"If I were really hungry and all there was to eat was a chicken sandwich, I'd eat it. I'm not going to starve myself. And I don't feel that it would somehow change who I am. People project this attitude onto me. Listen, when Moosewood opened in '73, we cooked a meat dish every night. We thought we had to. But it was always the one thing left over." She imparts this information while sipping delicately at Las Manitas' caldo de pollo. "Some people, if they saw me eating this chicken soup, they would say, `Oh my God! What's she doing?'"
While it contains no recipes with meat, Vegetable Heaven reflects Katzen's belief that eating should be about sensuality and pleasure, not about "isms" or neurotic nutritional obsessions. There are no "numerics," no fat and calorie counts after each recipe; instead, she offers preparation times, both total and actual `work.' As she explains in the introduction, the book shows the evolution of her cooking in three ways. First, she is finally free of `center of the plate' thinking, in which a big hunk of something (meat or otherwise) dominates the meal, and some less-important `side dishes' go along for the ride. Her new way of eating is to prepare two or three compatible dishes which share the stage. She is also committed to short ingredient lists (amen!) and to flavoring with herbs, spices, chiles, oils, and cooking techniques rather than adding richness with butter, cream, and cheese.
Asked about the Moosewood Restaurant cookbooks which have come out in the past few years, she explains that back when The Moosewood Cookbook became a hit and she left to pursue a full-time cookbook-writing career, she had a falling-out with the other members of the collective. "They were jealous and angry about the cookbook, there was legal stuff, finally a settlement. They got the name, which was tough because I felt I'd made that name very valuable and now I don't get to use it. But at this point, there's nothing to be mad about. They're selling a whole lot of books and so am I. And for the record, let me say that they are very, very good cooks and their books are excellent."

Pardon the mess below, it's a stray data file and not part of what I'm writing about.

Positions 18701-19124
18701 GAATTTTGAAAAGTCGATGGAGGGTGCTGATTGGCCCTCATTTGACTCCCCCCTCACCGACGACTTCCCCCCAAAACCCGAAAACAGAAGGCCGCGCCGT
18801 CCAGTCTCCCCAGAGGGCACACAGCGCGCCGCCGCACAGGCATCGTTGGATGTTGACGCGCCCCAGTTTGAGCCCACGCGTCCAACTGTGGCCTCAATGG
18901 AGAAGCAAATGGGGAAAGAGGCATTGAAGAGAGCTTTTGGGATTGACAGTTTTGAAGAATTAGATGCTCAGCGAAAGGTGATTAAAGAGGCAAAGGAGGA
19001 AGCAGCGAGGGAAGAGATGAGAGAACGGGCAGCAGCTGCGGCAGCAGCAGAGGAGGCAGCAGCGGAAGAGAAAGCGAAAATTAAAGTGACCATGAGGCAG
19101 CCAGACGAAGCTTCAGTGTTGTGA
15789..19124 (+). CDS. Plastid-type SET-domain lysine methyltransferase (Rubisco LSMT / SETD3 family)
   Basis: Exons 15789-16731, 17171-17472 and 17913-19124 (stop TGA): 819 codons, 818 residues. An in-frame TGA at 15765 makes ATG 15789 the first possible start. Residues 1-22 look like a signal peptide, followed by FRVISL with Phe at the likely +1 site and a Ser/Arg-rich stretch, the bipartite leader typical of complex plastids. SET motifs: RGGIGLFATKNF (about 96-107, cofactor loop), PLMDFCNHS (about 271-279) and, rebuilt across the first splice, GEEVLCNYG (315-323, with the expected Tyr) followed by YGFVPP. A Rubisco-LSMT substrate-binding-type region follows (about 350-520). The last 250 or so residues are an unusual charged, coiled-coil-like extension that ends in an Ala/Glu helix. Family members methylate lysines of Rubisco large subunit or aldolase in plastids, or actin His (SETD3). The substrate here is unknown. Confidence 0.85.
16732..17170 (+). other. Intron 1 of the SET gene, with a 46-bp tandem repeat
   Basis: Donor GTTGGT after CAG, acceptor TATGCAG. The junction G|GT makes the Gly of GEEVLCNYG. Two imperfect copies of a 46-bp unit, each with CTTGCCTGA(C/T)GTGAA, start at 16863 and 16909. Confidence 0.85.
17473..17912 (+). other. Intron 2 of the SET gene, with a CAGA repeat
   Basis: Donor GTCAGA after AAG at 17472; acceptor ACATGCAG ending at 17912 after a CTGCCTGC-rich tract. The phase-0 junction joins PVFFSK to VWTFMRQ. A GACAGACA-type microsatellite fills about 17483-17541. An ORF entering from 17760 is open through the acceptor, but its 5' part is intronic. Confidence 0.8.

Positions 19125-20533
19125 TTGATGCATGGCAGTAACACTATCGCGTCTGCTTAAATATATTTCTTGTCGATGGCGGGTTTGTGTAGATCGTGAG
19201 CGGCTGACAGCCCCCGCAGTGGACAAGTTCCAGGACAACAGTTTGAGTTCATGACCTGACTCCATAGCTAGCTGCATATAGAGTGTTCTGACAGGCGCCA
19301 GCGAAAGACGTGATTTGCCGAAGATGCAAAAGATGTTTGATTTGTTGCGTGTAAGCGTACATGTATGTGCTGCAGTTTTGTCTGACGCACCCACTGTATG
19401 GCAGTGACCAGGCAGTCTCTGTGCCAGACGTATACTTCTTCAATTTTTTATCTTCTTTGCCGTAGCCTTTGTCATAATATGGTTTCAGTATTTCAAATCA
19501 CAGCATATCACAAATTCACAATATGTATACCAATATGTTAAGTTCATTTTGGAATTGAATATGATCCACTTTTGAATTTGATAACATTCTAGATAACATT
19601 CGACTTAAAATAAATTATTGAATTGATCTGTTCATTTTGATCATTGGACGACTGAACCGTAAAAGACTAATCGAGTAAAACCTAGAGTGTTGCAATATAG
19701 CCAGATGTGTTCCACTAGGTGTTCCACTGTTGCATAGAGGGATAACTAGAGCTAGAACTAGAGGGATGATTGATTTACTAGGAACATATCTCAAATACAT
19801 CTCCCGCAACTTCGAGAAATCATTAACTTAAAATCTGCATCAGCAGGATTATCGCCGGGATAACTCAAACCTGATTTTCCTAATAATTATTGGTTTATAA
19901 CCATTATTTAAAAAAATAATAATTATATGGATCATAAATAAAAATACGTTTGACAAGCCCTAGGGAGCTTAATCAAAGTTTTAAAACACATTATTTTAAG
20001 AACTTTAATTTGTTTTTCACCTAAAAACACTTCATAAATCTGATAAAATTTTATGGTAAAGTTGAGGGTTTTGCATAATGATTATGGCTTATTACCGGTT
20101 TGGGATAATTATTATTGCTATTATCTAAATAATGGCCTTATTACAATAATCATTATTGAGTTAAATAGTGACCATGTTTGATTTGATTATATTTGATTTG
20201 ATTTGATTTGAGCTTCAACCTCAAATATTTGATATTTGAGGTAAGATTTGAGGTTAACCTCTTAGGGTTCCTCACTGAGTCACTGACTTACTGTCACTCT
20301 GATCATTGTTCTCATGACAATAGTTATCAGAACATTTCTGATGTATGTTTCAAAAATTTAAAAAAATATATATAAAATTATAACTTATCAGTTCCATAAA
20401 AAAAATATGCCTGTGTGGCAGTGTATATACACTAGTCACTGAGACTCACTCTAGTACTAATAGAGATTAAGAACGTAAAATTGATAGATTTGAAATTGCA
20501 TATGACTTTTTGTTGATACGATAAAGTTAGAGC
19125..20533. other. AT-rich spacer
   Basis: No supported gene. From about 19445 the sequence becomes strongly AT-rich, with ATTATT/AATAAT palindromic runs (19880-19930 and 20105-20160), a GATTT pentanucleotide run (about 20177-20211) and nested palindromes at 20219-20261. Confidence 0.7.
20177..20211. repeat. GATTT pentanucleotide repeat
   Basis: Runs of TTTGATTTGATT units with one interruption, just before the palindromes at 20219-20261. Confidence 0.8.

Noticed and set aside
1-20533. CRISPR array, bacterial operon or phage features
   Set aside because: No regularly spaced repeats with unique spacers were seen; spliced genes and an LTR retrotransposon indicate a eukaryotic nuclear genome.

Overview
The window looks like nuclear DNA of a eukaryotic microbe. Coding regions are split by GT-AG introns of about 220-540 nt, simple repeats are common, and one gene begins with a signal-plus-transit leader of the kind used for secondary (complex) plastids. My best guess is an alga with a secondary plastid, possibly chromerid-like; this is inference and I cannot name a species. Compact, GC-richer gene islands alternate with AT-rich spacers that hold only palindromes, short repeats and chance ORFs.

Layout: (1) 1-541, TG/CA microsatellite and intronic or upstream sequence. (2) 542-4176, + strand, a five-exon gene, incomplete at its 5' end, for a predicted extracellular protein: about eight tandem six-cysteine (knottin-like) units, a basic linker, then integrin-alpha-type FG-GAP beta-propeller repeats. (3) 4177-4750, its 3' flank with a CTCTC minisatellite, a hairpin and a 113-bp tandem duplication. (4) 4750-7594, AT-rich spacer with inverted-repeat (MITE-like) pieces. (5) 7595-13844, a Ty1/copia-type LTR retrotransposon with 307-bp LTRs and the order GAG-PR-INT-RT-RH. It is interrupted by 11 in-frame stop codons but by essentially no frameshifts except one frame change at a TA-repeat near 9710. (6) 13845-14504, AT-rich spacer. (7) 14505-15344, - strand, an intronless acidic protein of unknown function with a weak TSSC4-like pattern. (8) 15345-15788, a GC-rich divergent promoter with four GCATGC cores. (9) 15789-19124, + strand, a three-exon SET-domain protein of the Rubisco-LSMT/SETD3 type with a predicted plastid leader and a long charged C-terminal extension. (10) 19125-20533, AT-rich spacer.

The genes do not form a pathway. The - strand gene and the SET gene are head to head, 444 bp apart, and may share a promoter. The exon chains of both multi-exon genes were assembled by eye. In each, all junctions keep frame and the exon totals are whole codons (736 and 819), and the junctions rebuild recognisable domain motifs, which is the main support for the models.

In her introduction to the revised edition of Moosewood -- which I ran out and got immediately after our lunch -- Katzen explains how doing that original recipe journal made her rethink the mental distinction she had made between "art" (i.e., painting, music, literature) and the less elevated act of cooking and serving food. "The boundary between food and officially `creative' work began to blur," she writes. And now? "To be of use, to have the opportunity to impart information and skills that enrich people's daily lives -- this is what is most important to me."
Now that we're both moms and writers, Mollie Katzen and I seem much closer in age than we did when I was a teenager reading her book. But I have to say: She is still what I want to be when I grow up.